A big, and potentially telling, difference between the uprisings in Egypt and the rebellion now underway in Bahrain is the makeup of the national security services.
In Egypt, the large army was made up mainly of conscripts, citizen-soldiers. These conscripts were tightly connected to their families and the civilian population. Soldiers like that can't be relied upon to turn on their own people. Otherwise, Hosni Mubarak might still be holding court in Cairo.
The rulers of Bahrain, a Sunni gang, realized a long time ago it was best not to raise a citizen army or security force when the population was 70% Shiite who needed to be kept firmly under state control. So they resorted to gerrymandering their legislature to ensure Sunni political control and, according to BBC News, they built a mercenary police and security service recruited from foreign Sunnis.
Human rights activists, mostly Shia, organised frequent demonstrations to protest against the slow pace of democratisation and what they saw as the suppression of human rights.
I was also told of how the government was hiring men from Syria, Yemen, Jordan and Pakistan - all Sunni - to serve in the police and security forces.
Fast-tracked to citizenship, they were able to jump the queue for housing and also had voting rights that skewed the demographic in favour of candidates supported by the al-Khalifas.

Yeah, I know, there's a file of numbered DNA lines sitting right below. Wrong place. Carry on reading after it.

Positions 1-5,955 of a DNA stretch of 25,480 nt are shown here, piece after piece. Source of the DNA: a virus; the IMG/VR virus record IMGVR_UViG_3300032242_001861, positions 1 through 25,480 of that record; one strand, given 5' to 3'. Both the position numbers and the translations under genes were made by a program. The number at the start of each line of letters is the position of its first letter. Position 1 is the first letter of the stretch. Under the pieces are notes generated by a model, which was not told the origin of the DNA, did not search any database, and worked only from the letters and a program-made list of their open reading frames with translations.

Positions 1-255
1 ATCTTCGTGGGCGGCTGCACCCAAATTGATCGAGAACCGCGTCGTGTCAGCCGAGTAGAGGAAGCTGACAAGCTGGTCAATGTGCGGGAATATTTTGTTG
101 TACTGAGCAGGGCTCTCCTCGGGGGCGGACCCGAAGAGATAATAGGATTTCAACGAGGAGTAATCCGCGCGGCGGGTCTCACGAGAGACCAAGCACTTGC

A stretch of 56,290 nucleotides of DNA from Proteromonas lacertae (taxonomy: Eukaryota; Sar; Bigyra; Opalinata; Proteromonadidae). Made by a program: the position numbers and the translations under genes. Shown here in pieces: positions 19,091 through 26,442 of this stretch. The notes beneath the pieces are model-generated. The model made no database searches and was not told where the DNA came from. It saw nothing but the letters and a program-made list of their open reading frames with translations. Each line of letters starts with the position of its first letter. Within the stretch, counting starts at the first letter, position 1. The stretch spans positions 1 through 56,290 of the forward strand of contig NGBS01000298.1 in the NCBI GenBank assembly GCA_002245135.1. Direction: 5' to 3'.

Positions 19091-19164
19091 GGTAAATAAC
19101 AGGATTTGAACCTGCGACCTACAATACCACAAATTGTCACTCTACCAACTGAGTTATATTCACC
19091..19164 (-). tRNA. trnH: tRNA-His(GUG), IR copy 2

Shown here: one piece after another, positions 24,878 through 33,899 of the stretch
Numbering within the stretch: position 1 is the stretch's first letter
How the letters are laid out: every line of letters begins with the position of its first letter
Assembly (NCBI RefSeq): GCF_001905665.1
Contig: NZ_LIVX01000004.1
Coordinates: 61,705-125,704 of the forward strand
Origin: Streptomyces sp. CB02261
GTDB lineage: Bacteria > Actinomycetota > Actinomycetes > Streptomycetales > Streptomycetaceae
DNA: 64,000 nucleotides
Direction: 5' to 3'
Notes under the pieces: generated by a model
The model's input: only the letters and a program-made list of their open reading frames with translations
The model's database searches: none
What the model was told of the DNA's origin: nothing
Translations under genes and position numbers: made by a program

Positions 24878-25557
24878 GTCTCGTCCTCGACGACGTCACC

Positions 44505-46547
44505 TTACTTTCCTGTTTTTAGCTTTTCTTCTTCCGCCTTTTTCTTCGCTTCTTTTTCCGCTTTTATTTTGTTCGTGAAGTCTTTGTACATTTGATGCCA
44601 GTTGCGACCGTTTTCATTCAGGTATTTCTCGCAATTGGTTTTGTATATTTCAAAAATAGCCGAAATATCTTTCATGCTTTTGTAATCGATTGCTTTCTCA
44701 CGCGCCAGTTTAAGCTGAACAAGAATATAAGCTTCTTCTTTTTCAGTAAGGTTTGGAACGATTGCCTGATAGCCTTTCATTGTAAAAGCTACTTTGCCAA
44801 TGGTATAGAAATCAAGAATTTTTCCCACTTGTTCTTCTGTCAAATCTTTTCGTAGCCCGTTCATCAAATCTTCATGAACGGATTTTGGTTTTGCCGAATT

...protesters were faced by police and security forces who were largely foreign recruits.
That may explain the ferocity of the attacks on peaceful demonstrators both on Monday and Tuesday when two people were killed, and again in the early hours of Thursday morning.
Unencumbered with either local connections or tribal loyalties, and green-lighted by the government to use whatever means necessary to break up the demonstration, video evidence shows them charging into sleeping men, women and children with tear gas, rubber bullets, batons and shotguns.
At least four of the dead were shot at close range. A doctor trying to help the wounded told of how he was severely beaten by men speaking Urdu - they were Pakistanis.
But time may be running out for Bahrain's ruling Sunni thugs and their foreign muscle. The BBC report notes that the uprising has seen plenty of Bahraini Sunnis showing up to join their Shia countrymen in demanding the ouster of their rulers.